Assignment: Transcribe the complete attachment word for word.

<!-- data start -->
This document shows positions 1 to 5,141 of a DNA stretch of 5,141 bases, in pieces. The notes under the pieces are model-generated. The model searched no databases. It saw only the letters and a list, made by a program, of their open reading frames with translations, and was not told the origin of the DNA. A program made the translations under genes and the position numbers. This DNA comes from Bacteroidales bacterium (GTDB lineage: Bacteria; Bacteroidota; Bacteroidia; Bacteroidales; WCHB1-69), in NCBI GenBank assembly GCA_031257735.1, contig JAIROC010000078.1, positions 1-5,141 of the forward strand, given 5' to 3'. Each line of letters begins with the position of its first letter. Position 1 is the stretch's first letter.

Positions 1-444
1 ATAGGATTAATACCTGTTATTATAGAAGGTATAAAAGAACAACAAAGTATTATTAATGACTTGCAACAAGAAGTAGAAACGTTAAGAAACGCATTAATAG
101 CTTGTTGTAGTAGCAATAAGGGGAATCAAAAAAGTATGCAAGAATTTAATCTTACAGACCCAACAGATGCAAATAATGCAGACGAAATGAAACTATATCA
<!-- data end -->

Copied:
This document shows positions 1 to 5,141 of a DNA stretch of 5,141 bases, in pieces. The notes under the pieces are model-generated. The model searched no databases. It saw only the letters and a list, made by a program, of their open reading frames with translations, and was not told the origin of the DNA. A program made the translations under genes and the position numbers. This DNA comes from Bacteroidales bacterium (GTDB lineage: Bacteria; Bacteroidota; Bacteroidia; Bacteroidales; WCHB1-69), in NCBI GenBank assembly GCA_031257735.1, contig JAIROC010000078.1, positions 1-5,141 of the forward strand, given 5' to 3'. Each line of letters begins with the position of its first letter. Position 1 is the stretch's first letter.

Positions 1-444
1 ATAGGATTAATACCTGTTATTATAGAAGGTATAAAAGAACAACAAAGTATTATTAATGACTTGCAACAAGAAGTAGAAACGTTAAGAAACGCATTAATAG
101 CTTGTTGTAGTAGCAATAAGGGGAATCAAAAAAGTATGCAAGAATTTAATCTTACAGACCCAACAGATGCAAATAATGCAGACGAAATGAAACTATATCA